By Philip Wegmann for RealClearPolitics
Champagne in hand, Mike Pence delivered a speech Tuesday night he had worked toward his entire political career.
The former vice president toasted the Supreme Court for overturning Roe v. Wade, celebrated the lawmakers who had confirmed the conservative Supreme Court majority behind the landmark Dobbs decision, and told those gathered for a gala hosted by the pro-life Susan B. Anthony group in the nation’s capital that they had only reached what he called “the end of the beginning.”
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Pence, who harbors his own White House ambitions and who has made the pro-life cause his life’s work, insists there is more work to be done to restrict abortion. The Indiana Republican made that clear earlier in the day during an exclusive interview with RealClearPolitics.
“I welcome any and all efforts to advance the cause of life in state capitals or in the nation’s capital,” Pence told RCP when asked about legislation to institute a federal abortion ban. “And I have every confidence that the next Republican president, whoever that may be, will stand for the right to life.”
“It is imperative that Republicans and conservatives resolve, here and now, that we will not shrink from the fight,” he added. For their part, Republican leadership would rather not. At least, not right now.
More specifically, on Capitol Hill, GOP brass groused Tuesday that South Carolina Sen. Lindsey Graham’s bill to ban most abortions at 15 weeks had elevated a divisive social issue ahead of the midterms at the expense of their economic broadside against the White House. “Most of the members of my conference,” Senate Minority Leader Mitch McConnell told reporters, “prefer that this be dealt with at the state level.”
Pence understands the argument. He just believes advocating for a national abortion ban, as well as individual state restrictions, “is profoundly more important than any short-term politics.”
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And despite the risk touted by various GOP political consultants, he believes that those state and federal level efforts will not harm Republican chances of taking Congress. “I’m convinced,” he said, “that enthusiasm among pro-life Americans in states across the country is equal to, or greater than, any new motivation by people that support abortion rights.”
White House strategists have made the opposite bet, and since the Supreme Court decision, President Biden has branded those who would restrict abortion as “Ultra MAGA” extremists. Asked about how that label applies to the pro-life lobby, White House press secretary Karine Jean-Pierre told RCP that “when you are not with where a majority of Americans are, then that is extreme.”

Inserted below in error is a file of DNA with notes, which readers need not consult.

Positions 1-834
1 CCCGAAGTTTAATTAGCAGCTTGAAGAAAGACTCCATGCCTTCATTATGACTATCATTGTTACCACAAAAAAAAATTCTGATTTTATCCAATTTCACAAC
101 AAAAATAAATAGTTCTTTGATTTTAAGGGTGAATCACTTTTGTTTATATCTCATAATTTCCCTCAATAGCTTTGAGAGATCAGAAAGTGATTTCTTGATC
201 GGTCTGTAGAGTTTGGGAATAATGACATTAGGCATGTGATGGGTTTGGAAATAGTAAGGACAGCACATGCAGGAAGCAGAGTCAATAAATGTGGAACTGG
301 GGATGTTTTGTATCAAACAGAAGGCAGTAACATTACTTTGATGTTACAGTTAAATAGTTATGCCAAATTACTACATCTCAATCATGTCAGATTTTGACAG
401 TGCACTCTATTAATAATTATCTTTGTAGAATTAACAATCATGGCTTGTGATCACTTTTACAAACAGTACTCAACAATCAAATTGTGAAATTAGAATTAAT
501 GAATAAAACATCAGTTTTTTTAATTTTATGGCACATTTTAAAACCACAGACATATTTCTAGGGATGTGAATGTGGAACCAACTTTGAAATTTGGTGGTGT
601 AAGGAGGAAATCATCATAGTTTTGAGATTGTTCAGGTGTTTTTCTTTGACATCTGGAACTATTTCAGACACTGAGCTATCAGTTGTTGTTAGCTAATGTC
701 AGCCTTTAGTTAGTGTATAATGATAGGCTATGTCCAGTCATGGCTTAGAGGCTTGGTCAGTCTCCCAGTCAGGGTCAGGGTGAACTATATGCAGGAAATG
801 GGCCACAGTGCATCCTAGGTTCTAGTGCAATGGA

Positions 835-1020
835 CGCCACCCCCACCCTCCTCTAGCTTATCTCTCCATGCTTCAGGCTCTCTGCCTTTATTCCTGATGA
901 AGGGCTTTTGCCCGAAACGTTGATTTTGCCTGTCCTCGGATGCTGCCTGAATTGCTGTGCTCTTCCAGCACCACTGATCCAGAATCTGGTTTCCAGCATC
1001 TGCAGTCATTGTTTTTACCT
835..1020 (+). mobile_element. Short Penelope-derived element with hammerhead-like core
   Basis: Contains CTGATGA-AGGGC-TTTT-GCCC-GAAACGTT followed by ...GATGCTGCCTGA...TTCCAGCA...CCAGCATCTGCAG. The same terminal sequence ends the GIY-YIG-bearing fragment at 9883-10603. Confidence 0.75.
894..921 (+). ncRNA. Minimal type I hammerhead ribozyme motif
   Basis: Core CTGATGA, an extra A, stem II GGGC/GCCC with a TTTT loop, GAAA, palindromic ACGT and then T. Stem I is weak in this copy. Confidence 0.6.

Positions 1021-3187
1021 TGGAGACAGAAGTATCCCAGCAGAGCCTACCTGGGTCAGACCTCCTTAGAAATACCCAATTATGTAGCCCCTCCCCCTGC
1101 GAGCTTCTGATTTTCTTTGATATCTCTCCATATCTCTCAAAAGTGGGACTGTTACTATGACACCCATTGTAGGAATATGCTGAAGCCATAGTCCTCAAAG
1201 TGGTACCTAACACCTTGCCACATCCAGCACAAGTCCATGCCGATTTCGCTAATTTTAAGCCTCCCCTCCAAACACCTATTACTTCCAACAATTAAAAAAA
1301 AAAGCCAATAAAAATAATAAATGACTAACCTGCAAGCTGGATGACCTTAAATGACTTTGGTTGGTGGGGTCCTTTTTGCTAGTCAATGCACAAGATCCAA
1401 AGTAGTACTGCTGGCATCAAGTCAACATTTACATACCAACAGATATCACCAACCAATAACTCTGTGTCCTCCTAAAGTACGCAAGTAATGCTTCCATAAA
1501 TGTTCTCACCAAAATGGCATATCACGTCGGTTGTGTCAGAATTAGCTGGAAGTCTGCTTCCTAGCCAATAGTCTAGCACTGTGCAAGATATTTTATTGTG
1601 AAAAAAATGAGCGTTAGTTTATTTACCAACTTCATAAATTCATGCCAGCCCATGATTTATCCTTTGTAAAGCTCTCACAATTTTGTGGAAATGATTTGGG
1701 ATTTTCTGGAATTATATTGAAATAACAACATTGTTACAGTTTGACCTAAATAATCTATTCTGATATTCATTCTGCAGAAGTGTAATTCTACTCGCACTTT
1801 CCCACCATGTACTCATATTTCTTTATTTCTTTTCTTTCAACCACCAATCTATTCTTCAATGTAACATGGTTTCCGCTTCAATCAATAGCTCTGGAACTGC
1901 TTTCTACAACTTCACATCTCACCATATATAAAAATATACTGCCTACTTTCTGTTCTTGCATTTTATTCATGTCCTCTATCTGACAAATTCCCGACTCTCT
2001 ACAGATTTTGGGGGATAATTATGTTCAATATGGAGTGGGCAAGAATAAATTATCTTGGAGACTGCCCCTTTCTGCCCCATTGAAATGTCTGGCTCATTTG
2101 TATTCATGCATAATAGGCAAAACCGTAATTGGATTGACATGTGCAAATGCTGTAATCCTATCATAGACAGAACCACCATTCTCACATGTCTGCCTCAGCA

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“Anyone looking for extremism ought to be looking to the position that President Joe Biden and the Party have taken on abortion,” the former vice president shot back, citing Biden’s flip-flop on the Hyde Amendment, which bars taxpayer funding for abortion, and his support of “abortion all the way up to the moment of birth.”
Leading Democrats, including the president, have repeatedly voiced impassioned support for abortion rights and codifying Roe into federal law. When pressed, however, White House officials have declined to say what, if any, restrictions the president would support.
Pence argued that it was “incumbent upon Republicans” to call out Democrats and the White House for their stance on abortion which “is out of sync with the American people, and frankly, has resulted in America being out of step with most of the Western world.”
On the abortion question, public polling consistently shows that a majority of the country opposes reversing Roe and supports a federal right to abortion. The same majority, however, supports an array of restrictions, including banning most abortions after 12 weeks, well within the time frame of Graham’s legislation. According to a recent Harvard/Harris survey, for instance, 72% of Americans support a limit on abortion no later than 15 weeks while 90% prefer abortion without restrictions.